Golden Suits is the solo project of Fred Nicolaus, who, along with Grizzly Bear’s Daniel Rossen, makes up the acclaimed indie pop outfit Department Of Eagles. Nicolaus endured a tumultuous period in the year ahead of the release of this, his first full-length release under the Golden Suits name. He went through a painful relationship break-up, a rat infestation in his flat, financial troubles, a trip to Germany to research the death of his grandfather in World War Two and (perhaps happily, perhaps not) extreme weight loss.
Throughout this chaotic period, Nicolaus became obsessed with the writer John Cheever, the so-called “Chekhov of the suburbs” whose short stories chronicled the mores of America’s middle classes in the ’50s and ’60s (the name “Golden Suits” is a reference to the final line of the Cheever story The Country Husband). Nicolaus duly began writing songs that conflated his experiences with those of Cheever’s characters.
It’s to both Nicolaus’s credit and discredit that the conceptual elements of Golden Suits can be set aside easily. Golden Suits make classicist indie rock of the most refined and tasteful variety. The production’s clean, arid qualities occasionally recall Battles’ Mirrored, but Golden Suits are a much less abstruse proposition than the math-rock act: musically, this is as easy on the ear as any album released in 2013.
Nicolaus’s voice – with its precise phrasing and clarity of tone – is often reminiscent of that of Death Cab For Cutie and The Postal Service’s Ben Gibbard. But, as an instrument, it’s considerably less versatile than Gibbard’s: it seemingly can trundle along only at one pace. The songs follow suit, varying between quite slow and really slow.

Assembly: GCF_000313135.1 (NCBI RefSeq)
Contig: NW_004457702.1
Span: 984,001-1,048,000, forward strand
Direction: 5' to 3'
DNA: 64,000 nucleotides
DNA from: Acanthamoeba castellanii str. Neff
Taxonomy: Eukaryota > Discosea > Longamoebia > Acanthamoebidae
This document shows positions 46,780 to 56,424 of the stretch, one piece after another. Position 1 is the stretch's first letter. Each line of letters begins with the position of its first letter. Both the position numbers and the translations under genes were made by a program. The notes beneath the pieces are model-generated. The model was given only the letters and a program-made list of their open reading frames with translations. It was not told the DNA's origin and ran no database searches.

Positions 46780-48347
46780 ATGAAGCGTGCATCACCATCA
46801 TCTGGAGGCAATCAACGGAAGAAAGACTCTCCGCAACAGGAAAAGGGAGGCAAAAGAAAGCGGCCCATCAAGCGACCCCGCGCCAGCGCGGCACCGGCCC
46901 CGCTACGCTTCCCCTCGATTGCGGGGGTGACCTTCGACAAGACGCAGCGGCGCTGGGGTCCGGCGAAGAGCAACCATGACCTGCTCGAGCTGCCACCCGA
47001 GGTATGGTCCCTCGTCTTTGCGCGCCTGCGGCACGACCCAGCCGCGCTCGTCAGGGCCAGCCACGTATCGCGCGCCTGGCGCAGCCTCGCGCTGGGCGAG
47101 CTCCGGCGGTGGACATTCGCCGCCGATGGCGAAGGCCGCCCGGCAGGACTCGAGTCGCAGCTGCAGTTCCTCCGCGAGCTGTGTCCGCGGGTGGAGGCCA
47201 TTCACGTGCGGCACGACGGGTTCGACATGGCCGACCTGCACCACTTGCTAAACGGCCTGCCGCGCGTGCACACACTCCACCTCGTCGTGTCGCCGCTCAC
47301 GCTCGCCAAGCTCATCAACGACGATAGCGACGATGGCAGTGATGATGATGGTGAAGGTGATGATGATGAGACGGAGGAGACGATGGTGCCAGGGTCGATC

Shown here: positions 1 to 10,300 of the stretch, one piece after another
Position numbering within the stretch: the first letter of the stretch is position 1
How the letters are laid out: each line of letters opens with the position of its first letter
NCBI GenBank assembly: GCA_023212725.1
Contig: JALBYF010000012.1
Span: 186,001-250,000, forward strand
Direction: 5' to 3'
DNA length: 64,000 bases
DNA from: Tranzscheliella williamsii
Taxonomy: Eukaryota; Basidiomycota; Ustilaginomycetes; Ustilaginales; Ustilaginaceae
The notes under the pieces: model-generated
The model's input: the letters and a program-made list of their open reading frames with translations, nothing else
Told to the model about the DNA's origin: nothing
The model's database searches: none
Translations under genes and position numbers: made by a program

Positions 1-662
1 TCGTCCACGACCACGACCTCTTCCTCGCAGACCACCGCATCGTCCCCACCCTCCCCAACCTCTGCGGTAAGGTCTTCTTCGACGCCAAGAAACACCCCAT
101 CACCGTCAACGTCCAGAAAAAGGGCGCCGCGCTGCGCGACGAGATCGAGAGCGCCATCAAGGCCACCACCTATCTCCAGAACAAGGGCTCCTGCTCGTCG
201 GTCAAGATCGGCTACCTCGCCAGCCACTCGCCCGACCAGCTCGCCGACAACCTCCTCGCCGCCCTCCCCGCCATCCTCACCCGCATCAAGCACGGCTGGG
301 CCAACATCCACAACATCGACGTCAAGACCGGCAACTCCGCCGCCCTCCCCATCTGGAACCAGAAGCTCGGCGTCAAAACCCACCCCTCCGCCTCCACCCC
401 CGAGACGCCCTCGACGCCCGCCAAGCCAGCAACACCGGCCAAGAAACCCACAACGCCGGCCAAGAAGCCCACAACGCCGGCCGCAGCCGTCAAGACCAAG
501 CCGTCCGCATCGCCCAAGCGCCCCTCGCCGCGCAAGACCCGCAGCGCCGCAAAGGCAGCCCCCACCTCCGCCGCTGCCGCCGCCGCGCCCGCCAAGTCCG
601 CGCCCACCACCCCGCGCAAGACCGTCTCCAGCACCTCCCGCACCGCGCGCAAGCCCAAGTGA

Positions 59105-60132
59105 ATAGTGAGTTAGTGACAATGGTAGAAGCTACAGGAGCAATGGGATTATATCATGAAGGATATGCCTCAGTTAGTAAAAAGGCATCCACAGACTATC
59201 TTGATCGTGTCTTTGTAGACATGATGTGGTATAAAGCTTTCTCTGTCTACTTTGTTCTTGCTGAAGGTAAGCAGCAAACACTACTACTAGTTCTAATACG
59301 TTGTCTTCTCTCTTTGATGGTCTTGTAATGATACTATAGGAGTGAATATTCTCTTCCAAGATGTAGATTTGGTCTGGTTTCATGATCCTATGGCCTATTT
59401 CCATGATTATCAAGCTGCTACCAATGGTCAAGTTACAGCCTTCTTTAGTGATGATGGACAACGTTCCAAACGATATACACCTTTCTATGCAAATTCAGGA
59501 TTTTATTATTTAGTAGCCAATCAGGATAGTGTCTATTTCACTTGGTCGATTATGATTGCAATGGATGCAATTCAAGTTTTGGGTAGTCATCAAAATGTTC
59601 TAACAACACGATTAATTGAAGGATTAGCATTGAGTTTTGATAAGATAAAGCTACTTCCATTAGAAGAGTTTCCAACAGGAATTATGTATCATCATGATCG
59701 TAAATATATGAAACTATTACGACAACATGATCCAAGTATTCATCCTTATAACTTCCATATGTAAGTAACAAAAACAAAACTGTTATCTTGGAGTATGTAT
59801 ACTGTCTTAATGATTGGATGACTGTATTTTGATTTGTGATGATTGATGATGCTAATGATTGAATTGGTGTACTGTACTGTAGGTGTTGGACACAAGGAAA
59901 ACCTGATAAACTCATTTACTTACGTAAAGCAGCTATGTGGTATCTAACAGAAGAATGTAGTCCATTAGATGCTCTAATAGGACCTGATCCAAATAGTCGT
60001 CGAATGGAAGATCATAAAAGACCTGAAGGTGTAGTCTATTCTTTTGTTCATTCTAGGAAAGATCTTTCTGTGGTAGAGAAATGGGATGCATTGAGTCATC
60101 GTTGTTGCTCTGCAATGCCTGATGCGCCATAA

Fortunately, Golden Suits is a sufficiently tuneful record to ensure that its unyieldingly slow pace matters for little. Swimming In ’99 begins the record at a delicate canter, its galloping guitar lines recalling underrated indie stalwarts The Dodos. Elsewhere, there are plenty of lovely moments: the brass on Find A Way, the heavenly female vocals on Dearly Beloved, Didn’t I Warn You’s big bear-hug of a chorus and (especially) the exhilarating middle eight of I Think You Would Have Been Mine.
Lyrically, however, neither the album’s turbulent back-story nor its Cheever connection seems to leave much of a mark. Cheever’s short story The Country Husband concerns a plane crash survivor who behaves in an increasingly obnoxious manner; the lyrics on this album are, however, unfailingly polite. Fairly typical are I Think You Would Have Been Mine’s promise to “make a holy mountain out of little ol’ you” and You Can’t Make Your Mind Up’s bland reassurance: “It doesn’t get easier /the longer you go… but I know”.
Of course, those who’ve studied Cheever’s work might beg to differ: it’s quite possible that numerous references to the author’s writing are woven carefully throughout Golden Suits. And what’s ultimately the biggest problem with this record isn’t its conceptual failure but rather its unerring tastefulness. At times it’s crying out for a bit of grit, a bit of danger or maybe just a big, dirty guitar riff – anything, really, to jolt the album out of its overly academic atmosphere. As it stands, Golden Suits is a lovely record, but one that could benefit from loosening up a little.